Landslides in northern India are a frequently occurring risk during the rainy season resulting in human, animal, and property losses as well as obstructing transportation facilities. Usually, numerical and analytical approaches are applied to predicting and monitoring landslides, but the unpredictable nature of rainfall-induced landslides limits these methods. Sensor-based monitoring is an accurate and reliable method, and it also collects accurate and site-specific required data for further investigation with a numerical and analytical approach. This study developed a low-cost tilt-based rainfall-induced landslide monitoring system using the economical and precise MEMS sensor to record displacement and volumetric water content. A self-developed direct shear-based testing setup was used to check the system’s operational performance. A physical slope model was also prepared to test the monitoring system in real scenarios. A debris failure occurred at Kotrupi village in the Mandi district of Himachal Pradesh, India, which was chosen for the modelling to investigate the failure mechanism. A rainfall generator was developed to simulate the rainfall, equipped with a flow sensor for better simulation and data recording. The tilt angle records the deviation in terms of angle with a least count of 0.01 degrees, and the moisture content was recorded in terms of percentage with a least count of 1. The results show that the developed system is working properly and is very effective in monitoring the rainfall-induced landslide as it monitors the gradual and sudden movement effectively. This study explains the mechanism behind the landslide, and it can be helpful in monitoring the slope to enable the implementation of preventative actions that will mitigate its impact. Full article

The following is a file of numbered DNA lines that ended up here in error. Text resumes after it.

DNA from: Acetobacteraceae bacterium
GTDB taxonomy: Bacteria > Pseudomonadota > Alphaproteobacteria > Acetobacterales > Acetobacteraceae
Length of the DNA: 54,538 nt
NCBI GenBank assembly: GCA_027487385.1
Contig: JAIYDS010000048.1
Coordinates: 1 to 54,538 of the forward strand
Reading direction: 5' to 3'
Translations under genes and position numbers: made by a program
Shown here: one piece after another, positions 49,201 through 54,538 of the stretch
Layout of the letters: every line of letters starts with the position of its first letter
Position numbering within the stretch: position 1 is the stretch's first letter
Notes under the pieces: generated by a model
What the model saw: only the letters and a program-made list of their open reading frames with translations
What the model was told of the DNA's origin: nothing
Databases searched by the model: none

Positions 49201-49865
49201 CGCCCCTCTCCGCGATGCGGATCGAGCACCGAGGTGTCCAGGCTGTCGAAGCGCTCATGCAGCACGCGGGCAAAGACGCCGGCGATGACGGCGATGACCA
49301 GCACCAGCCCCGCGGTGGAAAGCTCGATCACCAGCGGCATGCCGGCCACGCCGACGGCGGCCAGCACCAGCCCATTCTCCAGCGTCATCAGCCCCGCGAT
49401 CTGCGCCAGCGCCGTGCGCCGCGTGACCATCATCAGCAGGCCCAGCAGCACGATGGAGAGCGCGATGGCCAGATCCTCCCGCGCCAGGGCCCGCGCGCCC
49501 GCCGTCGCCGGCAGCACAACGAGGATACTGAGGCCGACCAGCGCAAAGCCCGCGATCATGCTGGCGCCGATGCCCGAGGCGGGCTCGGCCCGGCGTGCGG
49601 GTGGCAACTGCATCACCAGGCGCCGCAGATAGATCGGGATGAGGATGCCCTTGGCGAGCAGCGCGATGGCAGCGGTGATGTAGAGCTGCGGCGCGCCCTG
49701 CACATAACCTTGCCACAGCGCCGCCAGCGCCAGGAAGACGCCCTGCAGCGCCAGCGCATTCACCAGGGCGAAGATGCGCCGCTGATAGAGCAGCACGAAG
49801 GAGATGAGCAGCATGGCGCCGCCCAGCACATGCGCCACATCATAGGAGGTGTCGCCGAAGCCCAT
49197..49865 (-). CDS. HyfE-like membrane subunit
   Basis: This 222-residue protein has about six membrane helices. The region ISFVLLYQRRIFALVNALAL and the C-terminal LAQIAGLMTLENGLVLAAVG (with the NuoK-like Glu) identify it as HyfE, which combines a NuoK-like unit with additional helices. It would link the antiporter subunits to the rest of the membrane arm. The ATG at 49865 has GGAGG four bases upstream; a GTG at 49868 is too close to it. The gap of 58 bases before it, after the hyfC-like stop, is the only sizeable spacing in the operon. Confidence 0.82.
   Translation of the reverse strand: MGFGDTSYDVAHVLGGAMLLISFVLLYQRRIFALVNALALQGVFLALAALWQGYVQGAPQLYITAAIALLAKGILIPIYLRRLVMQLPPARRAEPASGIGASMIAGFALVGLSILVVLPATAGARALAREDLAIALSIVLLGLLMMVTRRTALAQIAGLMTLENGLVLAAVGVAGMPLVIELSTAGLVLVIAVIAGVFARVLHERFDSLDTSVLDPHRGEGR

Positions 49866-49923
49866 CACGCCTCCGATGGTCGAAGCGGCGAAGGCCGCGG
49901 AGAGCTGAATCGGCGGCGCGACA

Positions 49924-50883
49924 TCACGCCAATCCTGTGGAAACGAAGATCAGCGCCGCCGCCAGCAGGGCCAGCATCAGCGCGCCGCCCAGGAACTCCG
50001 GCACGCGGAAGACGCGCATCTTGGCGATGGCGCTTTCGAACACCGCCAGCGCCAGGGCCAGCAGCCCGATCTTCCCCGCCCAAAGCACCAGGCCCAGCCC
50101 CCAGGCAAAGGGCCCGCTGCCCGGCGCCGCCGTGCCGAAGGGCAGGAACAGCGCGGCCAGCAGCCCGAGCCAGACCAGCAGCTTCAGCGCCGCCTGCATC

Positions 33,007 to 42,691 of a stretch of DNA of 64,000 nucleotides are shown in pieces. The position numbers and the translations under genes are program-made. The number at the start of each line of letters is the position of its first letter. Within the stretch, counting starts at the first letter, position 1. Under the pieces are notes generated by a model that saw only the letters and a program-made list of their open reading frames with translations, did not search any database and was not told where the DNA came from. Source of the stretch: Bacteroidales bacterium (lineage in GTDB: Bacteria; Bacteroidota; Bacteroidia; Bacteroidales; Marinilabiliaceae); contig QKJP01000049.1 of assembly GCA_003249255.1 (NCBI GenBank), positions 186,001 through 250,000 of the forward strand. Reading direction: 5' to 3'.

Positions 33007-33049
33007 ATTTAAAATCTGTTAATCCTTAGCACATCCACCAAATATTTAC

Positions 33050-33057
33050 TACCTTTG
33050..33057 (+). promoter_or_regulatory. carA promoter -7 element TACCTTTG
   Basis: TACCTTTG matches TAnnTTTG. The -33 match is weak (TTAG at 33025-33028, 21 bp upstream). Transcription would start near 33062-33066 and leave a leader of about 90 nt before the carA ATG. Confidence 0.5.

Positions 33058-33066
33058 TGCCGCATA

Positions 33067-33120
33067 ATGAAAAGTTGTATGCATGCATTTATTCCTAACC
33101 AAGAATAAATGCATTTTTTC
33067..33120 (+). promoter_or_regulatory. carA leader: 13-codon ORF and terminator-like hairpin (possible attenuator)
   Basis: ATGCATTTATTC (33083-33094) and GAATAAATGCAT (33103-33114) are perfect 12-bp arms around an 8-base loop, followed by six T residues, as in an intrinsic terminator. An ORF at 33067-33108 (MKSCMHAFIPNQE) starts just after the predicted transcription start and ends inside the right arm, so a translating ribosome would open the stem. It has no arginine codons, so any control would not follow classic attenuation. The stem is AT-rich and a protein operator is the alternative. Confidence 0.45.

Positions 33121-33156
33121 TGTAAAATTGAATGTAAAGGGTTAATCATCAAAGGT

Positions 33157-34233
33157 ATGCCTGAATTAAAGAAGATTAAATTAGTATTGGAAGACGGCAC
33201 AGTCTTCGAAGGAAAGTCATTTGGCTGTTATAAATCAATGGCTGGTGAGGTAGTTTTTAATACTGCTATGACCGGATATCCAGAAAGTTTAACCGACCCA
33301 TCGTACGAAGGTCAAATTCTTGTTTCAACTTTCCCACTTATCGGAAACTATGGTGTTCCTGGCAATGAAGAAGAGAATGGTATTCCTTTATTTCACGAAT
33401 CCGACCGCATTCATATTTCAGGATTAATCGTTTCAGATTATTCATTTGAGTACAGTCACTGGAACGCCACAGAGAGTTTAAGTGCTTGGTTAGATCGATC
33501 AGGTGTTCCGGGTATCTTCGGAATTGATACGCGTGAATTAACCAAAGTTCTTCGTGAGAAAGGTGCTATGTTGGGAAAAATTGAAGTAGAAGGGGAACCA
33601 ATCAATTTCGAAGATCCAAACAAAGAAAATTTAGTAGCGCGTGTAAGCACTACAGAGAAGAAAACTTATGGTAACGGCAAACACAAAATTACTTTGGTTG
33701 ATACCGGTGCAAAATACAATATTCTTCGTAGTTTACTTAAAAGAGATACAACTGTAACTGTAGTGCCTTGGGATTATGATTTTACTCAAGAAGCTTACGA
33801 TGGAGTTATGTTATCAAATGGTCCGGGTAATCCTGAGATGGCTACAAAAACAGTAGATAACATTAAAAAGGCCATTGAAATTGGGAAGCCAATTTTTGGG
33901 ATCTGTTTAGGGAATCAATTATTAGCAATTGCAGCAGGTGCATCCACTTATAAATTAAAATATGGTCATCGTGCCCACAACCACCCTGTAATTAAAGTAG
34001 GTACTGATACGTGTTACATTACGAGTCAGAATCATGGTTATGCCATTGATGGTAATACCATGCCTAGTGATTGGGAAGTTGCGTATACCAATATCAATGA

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14 pages, 5755 KiB  
Article
Cross-Correlation Analysis of the Stability of Heterogeneous Slopes
by Yukun Li, Faming Zhang, Tian-Chyi Jim Yeh, Xiaolan Hou and Menglong Dong
Water 2023, 15(6), 1050; https://doi.org/10.3390/w15061050 - 9 Mar 2023
Cited by 1 | Viewed by 1703
Abstract
Geologic material properties of hillslopes are inherently heterogeneous, with complex layering structures due to geological deposition processes. Lacking detailed sampling of the properties’ spatial distribution has led to the stochastic representation of the properties to address uncertainty in the hillslope stability evaluation. This [...] Read more.